Omani Foreign Minister Yousuf Bin Alawi said Saturday that the Middle East does not house "an Iranian issue" in the wake of a US-sponsored meeting on Persian Gulf stability to which Washington did not invite Tehran, press tv reported.
In the Dec. 15 meeting between Western powers and representatives from Bahrain, Egypt, Jordan, Kuwait, Iraq, United Arab Emirates and Saudi Arabia, the two sides agreed to discuss Iran's nuclear issue on a regular basis.
"All there expressed their concern about Iran's nuclear policies and its regional ambitions," US Secretary of State Condoleezza Rice said after the unprecedented New York meeting.
Bahraini Foreign Minister Sheik Khalid Bin Ahmed al-Khalifa said on Thursday that the meeting was not held to target Iran But added that "If there is to be a dialog between Iran and the 5+1, we are part of this region and we need to be informed."
His remarks followed by Iran's Parliament Speaker Ali Larijani who urged certain Arab states not to try to involve themselves in Tehran's nuclear dispute with the West.
Oman and Qatar, however, boycotted the meeting in opposition to Washington's refusal to invite Iran.
Alawi said the New York meeting did not benefit the region because securing the Persian Gulf is "impossible" without the help of Iran. He added that Persian Gulf littoral states must themselves ensure the security of the strategic Hormuz waterway and not Western countries.
The US and its allies accuse Iran of making efforts to develop nuclear weapons. Tehran says its nuclear activities are aimed at the civilian applications of nuclear technology.
Iran's Foreign Ministry Spokesman Hassan Qashqavi said Monday that the meeting was aimed at creating a 'Trojan Horse' to influence Arabs against their better judgment.
"The concerns about Iran's peaceful nuclear program are only false allegations made by a few Western countries, since the Arab countries have never expressed such concerns," he asserted.
Washington and its Western allies accuse Iran of trying to develop nuclear weapons under the cover of a civilian nuclear program, while they have never presented any corroborative evidence to substantiate their allegations. Iran denies the charges and insists that its nuclear program is for peaceful purposes only.
Tehran stresses that the country has always pursued a civilian path to provide power to the growing number of Iranian population, whose fossil fuel would eventually run dry.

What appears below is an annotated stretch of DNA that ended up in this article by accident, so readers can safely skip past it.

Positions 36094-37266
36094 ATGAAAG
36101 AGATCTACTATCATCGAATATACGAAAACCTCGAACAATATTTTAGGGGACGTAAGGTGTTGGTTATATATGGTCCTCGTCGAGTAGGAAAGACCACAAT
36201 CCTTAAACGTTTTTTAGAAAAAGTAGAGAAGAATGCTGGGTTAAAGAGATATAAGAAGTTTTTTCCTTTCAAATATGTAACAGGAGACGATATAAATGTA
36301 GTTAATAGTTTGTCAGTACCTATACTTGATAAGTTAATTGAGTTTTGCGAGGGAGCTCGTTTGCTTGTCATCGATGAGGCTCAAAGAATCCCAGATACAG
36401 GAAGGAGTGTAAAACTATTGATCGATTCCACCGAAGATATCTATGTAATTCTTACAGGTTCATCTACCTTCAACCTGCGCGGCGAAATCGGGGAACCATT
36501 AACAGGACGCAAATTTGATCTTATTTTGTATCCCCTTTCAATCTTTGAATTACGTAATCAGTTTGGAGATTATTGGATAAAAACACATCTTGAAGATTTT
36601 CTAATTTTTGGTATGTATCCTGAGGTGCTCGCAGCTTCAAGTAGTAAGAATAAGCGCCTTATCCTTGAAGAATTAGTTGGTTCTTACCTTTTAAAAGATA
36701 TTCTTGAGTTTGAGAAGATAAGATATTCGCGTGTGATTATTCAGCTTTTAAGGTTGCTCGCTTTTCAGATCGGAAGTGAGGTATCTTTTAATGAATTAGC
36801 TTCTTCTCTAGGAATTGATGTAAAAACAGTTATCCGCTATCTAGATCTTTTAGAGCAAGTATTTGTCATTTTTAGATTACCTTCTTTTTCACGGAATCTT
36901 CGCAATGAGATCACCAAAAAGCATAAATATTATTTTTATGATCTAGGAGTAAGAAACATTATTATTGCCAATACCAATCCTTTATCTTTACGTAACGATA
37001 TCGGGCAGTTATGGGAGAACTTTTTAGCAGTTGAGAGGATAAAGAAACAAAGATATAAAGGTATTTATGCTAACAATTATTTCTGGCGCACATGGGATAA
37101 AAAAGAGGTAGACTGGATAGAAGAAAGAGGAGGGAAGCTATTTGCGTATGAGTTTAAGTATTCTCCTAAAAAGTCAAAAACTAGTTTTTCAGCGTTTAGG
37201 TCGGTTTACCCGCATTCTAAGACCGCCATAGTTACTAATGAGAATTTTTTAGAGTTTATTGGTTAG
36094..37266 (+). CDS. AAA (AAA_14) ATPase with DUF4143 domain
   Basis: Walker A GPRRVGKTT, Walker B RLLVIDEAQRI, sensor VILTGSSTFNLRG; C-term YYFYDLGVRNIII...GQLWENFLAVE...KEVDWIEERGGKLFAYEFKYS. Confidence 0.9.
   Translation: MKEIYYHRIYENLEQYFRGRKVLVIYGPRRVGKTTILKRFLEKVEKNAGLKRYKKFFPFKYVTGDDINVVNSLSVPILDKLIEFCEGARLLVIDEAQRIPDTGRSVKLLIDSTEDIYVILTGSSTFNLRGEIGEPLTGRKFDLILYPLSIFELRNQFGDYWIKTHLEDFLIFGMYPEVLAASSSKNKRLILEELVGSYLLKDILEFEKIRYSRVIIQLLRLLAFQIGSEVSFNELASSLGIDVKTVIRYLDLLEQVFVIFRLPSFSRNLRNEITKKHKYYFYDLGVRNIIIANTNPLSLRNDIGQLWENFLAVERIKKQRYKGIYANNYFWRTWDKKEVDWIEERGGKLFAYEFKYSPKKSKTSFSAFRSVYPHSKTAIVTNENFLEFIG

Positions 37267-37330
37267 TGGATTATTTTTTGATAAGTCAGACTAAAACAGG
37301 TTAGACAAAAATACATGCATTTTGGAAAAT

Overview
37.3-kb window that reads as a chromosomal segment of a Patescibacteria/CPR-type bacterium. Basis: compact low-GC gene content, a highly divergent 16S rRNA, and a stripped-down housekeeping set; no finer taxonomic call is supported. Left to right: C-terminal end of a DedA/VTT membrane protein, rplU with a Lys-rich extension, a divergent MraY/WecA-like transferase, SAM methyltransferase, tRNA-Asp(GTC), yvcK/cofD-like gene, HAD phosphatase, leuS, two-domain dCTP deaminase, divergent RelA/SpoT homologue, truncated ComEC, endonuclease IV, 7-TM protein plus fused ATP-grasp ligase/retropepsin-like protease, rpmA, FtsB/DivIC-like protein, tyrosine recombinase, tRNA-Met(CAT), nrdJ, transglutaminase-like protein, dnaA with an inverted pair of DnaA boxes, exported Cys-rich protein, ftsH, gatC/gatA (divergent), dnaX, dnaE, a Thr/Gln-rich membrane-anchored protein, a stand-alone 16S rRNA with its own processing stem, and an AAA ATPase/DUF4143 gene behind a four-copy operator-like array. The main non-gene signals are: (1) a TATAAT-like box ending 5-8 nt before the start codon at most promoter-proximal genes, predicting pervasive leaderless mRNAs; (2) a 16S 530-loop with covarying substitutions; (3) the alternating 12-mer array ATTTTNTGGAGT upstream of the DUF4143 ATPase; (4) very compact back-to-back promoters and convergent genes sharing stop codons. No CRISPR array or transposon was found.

Despite the rules enshrined in the Non-Proliferation Treaty (NPT) entitling every member state, including Iran, to the right of uranium enrichment, Tehran is now under three rounds of UN Security Council sanctions for turning down West's illegitimate calls to give up its right of uranium enrichment.
Tehran has dismissed West's demands as politically tainted and illogical, stressing that sanctions and pressures merely consolidate Iranians' national resolve to continue the path.
Iran insists that it should continue enriching uranium because it needs to provide fuel to a 300-megawatt light-water reactor it is building in the southwestern town of Darkhoveyn as well as its first nuclear power plant in the southern port city of Bushehr.
Iran currently suffers from an electricity shortage that has forced the country into adopting a rationing program by scheduling power outages - of up to two hours a day - across both urban and rural areas.
Iran plans to construct additional nuclear power plants to provide for the electricity needs of its growing population.
The Islamic Republic says that it considers its nuclear case closed as it has come clean of IAEA's questions and suspicions about its past nuclear activities.
Political observers believe that the United States has remained at loggerheads with Iran mainly over the independent and home-grown nature of Tehran's nuclear technology, which gives the Islamic Republic the potential to turn into a world power and a role model for other third-world countries. Washington has laid much pressure on Iran to make it give up the most sensitive and advanced part of the technology, which is uranium enrichment, a process used for producing nuclear fuel for power plants.